Univeristy of Limerick

Prof. Tim Gallwey and Dr Leonard O'Sullivan

MIRTH EU Project ergonomics tools

 

Risk assessment in the office

Office Ergonomics MIRTH office (Software version)

Paper version (Pdf format)

 

Employee discomfort survey

Discomfort Survey Cameron Discomfort Questionnaire: 

Use in conjunction with other posture evaluation tools

 

 

 

Risk assessment and evaluation in industry

Health and Safety professional: Basic ergonomics training RULA :Rapid Upper limb Assessment
REBA: Rapid Entire Body Assessment
Expert Ergonomist Strain Index
OCRA

 

Risk reduction approaches

 

MIRTH risk reduction toolset 

(PDF format)

MIRTH Risk Reduction Approaches

 

Procedure for performing an injury reduction approach

Work analysis

1. Perform an analysis on the existing work using the appropriate evaluation technique. The evaluation toolset for industrial work range in complexity from the most simple to most detailed i.e. RULA, REBA, SI, OCRA. The choice depends on your knowledge of ergonomics principles. It is suggested that those with limited ergonomics knowledge use RULA and REBA initially. These are good screening tools and are good to highlight high risk tasks. Expert ergonomists may find SI or OCRA useful for a more in-depth analysis. MIRTH office can be used for office environments. 

2. The Cameron Questionnaire can be used for employees/users to rate body part discomfort during their work. It is recommended that this is used in conjunction with an evaluation method. Discomfort is regarded as a precursor to injury in industry, therefore indicative of risk of injury for the work.

Work improvement

3. Modify the task design using the MIRTH reduction points in the help file.

4. Re-evaluate the task to review the risk ratings.

5. It is good practice to adopt an iterative approach in ergonomic task design by performing an evaluation and risk reduction on the task a number of times to optimize the quality of the solution.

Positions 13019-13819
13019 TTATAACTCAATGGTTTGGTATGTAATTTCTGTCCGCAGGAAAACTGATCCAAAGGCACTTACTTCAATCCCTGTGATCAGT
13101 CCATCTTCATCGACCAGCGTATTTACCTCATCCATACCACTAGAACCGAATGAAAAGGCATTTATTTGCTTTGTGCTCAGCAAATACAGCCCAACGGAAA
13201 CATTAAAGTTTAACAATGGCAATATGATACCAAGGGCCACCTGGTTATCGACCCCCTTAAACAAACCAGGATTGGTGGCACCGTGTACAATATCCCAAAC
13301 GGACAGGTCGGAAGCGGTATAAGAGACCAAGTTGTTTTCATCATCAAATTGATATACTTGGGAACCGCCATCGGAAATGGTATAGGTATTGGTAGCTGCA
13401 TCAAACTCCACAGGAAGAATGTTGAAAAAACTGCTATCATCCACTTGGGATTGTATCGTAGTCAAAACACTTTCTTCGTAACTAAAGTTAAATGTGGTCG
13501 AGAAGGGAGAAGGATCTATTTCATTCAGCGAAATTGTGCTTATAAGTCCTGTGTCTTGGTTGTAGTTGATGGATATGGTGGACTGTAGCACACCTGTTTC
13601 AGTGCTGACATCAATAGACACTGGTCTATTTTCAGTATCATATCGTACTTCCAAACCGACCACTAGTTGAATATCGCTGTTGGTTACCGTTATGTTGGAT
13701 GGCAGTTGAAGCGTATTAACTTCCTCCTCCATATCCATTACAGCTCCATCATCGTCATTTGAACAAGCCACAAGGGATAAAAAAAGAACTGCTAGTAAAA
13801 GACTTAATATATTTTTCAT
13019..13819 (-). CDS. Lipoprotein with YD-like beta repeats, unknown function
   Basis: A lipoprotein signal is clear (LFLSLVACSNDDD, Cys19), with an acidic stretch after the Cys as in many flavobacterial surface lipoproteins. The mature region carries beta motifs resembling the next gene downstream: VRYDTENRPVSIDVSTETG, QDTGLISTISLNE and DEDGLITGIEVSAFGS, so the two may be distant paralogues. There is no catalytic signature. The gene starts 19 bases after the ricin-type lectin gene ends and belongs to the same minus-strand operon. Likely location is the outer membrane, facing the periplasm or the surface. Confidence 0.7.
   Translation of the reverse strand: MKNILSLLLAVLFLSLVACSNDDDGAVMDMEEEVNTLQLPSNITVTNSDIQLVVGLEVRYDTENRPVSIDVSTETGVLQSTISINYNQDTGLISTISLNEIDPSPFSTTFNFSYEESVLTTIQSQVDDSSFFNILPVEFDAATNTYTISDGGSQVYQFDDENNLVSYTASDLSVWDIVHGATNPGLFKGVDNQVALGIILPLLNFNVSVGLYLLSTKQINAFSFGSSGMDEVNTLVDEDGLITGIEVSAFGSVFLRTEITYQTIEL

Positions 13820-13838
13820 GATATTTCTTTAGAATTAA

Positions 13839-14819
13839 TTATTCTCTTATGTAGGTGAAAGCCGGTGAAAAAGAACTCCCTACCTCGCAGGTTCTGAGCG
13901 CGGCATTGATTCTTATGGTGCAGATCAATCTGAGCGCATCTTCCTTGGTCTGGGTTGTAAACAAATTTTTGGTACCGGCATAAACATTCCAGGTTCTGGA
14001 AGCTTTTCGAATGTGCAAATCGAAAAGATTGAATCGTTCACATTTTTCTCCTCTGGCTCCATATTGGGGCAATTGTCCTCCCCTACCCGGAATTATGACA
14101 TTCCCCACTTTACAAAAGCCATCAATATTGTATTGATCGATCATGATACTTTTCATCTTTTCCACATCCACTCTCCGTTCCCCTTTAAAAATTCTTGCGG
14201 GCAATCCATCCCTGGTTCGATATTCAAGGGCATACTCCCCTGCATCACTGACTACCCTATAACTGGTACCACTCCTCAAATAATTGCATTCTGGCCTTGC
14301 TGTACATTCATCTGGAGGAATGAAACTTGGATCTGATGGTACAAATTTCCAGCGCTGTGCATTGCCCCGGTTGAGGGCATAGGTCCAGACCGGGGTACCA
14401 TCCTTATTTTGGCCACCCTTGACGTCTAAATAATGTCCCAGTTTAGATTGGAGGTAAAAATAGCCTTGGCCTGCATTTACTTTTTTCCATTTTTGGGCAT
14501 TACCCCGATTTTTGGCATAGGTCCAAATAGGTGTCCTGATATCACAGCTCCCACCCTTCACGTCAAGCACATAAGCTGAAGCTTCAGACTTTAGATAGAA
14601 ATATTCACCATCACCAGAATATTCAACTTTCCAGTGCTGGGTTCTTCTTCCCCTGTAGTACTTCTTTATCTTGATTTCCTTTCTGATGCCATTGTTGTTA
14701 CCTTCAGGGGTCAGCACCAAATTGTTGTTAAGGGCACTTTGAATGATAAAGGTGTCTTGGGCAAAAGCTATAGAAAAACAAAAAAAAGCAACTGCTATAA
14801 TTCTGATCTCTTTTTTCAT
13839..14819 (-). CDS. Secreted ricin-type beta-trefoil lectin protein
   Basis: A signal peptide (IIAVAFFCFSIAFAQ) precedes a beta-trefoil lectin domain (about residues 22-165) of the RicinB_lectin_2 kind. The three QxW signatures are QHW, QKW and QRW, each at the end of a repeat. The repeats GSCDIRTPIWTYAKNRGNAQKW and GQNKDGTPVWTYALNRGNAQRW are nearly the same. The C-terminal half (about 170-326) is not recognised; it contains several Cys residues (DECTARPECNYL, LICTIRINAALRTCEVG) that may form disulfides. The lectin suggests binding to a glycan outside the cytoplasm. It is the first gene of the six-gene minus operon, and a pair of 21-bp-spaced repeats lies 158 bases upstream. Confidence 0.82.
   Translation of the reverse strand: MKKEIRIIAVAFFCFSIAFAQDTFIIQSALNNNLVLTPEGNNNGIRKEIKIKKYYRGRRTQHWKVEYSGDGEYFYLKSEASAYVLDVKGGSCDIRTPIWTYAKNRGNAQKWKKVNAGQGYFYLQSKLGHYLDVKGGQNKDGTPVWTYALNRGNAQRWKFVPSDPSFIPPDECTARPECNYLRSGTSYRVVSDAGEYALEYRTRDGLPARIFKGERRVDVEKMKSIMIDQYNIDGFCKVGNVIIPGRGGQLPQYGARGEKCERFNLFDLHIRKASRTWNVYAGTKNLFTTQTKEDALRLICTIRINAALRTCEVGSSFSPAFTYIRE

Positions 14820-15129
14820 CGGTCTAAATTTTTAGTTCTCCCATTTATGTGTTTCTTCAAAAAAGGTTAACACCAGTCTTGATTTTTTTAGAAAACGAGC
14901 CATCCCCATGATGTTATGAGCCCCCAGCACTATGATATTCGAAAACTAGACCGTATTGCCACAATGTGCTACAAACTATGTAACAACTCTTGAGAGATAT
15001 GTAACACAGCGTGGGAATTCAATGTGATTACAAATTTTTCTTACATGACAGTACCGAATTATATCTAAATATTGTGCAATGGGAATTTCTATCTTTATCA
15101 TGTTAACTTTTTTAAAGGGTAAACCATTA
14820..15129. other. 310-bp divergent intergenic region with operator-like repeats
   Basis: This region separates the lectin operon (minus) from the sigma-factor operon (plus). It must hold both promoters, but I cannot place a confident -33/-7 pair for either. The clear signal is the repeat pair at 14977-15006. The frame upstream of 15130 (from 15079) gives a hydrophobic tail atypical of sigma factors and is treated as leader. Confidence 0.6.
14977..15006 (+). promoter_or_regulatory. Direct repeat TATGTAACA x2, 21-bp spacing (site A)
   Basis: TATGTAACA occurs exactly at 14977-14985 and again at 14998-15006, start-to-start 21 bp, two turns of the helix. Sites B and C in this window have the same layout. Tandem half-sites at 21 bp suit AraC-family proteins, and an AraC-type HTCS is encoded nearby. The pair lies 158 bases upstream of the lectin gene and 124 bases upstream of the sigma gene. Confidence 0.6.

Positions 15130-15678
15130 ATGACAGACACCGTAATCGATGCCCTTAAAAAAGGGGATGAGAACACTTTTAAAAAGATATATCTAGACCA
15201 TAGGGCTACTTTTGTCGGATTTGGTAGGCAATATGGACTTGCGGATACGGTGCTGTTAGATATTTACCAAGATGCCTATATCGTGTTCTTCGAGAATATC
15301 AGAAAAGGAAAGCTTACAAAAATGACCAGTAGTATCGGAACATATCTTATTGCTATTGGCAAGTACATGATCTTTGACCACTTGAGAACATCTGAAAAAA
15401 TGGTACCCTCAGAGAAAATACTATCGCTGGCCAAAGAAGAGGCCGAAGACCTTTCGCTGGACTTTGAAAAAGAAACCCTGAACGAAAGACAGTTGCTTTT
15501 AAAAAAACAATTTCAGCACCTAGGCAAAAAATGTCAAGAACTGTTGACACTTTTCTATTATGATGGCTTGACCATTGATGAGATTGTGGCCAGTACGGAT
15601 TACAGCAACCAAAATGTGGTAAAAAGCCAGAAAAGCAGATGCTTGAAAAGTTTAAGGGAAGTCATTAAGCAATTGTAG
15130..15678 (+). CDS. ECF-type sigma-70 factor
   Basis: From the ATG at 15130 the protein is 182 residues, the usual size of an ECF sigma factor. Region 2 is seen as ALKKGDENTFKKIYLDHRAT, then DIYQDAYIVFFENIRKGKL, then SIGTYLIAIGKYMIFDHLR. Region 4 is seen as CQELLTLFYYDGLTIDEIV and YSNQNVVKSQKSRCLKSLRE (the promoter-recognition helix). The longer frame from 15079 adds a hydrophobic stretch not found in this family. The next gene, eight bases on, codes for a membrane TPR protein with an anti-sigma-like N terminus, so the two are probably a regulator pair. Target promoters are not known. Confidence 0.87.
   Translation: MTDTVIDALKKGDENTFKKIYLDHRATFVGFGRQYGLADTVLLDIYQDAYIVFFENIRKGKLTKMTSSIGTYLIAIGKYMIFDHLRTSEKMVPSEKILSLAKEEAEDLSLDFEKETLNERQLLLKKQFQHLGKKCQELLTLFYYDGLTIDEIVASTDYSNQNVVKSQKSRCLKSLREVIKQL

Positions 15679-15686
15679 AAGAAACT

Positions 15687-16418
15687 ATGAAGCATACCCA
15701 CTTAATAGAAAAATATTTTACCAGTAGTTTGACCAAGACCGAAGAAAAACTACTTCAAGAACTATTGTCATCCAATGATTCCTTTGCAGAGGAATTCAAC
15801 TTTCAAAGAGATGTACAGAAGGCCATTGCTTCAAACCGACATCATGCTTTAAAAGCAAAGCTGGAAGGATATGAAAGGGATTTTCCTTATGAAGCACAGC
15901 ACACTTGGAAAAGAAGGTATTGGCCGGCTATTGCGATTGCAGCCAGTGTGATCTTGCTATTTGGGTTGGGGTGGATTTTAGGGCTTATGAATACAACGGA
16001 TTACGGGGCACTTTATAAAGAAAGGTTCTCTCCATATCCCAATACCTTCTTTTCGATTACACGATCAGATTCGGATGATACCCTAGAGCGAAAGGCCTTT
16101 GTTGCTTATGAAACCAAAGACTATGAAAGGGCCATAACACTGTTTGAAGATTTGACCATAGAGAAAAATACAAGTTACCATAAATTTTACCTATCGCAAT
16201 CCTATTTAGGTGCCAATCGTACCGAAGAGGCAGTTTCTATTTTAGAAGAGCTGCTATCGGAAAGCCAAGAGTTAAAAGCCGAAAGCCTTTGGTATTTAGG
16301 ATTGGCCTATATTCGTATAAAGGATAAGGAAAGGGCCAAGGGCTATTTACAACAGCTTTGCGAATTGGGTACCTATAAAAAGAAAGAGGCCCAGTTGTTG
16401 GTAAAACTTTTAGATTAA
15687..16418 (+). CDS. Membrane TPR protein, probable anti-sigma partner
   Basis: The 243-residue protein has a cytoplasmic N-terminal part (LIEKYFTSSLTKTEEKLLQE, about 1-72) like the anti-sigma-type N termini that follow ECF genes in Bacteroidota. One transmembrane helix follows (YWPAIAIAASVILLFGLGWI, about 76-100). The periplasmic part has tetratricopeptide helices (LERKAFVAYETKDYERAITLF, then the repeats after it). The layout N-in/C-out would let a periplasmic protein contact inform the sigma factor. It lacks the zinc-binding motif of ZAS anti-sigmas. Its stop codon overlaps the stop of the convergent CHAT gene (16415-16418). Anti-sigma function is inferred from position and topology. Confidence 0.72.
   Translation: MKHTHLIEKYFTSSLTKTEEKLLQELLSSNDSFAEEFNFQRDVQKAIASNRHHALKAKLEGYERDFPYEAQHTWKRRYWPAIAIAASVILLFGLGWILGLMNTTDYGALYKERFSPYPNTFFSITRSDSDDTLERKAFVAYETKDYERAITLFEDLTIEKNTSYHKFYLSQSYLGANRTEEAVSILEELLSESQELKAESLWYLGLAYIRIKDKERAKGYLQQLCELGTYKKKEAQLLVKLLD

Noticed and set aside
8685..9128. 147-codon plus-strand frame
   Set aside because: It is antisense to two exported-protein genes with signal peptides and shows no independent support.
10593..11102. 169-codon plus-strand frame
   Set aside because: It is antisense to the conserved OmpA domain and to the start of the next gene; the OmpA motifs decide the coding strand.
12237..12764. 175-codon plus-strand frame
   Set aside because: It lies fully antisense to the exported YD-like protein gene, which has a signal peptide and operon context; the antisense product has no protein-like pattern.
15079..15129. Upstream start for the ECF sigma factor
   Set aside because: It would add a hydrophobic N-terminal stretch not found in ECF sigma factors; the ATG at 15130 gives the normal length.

Project background

 

Background: A consortium was set up through the EU "Growth" programme to develop Musculo-skeletal Injury Reduction Tools for Health and safety (MIRTH).  The partners are: University of Darmstadt (co-ordinator), DaimlerChrysler Bremen plant, University of Limerick, TECMATH (RAMSIS man-model), Institute of Biomechanics Valencia (IBV), Systema Informatics (internet software), and the Finnish Institute of Occupational Health (FIOH).  University of Darmstadt is concentrating on research into the applicability of existing tools in automobile assembly work and developing improvements to use in MIRTH. FIOH will concentrate on injuries in E-commerce and IBV will provide tools to model the biomechanics of the injuries. The final tool will be programmed for use in conjunction with RAMSIS.  The total value of the project is 1.6M approximately.

 

Project Description: The final result of the project will be a software tool usable by a wide cross-section of people employed in the design of products and workplaces.  It will be offered on the Internet with a Computer Based Training program (developed by Systema) and a CD-ROM with a suite of case study applications to assist users.  The whole project is scheduled to last three years and the products will be available about a year after that.  Due to their ease of use and speed, these tools will enable more situations to be analysed, in more detail, more thoroughly, and in less time.  Significant gains are expected in worker health, productivity, and quality of work and analyses across a wide range of Ergonomics interventions show a likely benefit:cost ratio of about 10:1.   

 

Objectives:

  • Set of ergonomics tools suitable for expert and non-expert ergonomists to evaluate work in electronics manufacturing, automobile manufacture and offices.
  • Software platform to implement the evaluation tools
  • Injury reduction tools to help reduce high risk levels for problematic tasks across each industry.
  • Computer Based Training (CBT) tool to educate the users in the correct use of the evaluation tools.

Personnel: Prof. Tim Gallwey, Dr. Leonard O'Sullivan, 

Researchers: Mr Abid Khan, Mr. Prabir Mukhopadhyay, Mr. Eoin Kennedy.

Links:  http://130.83.214.181/Aim.htm

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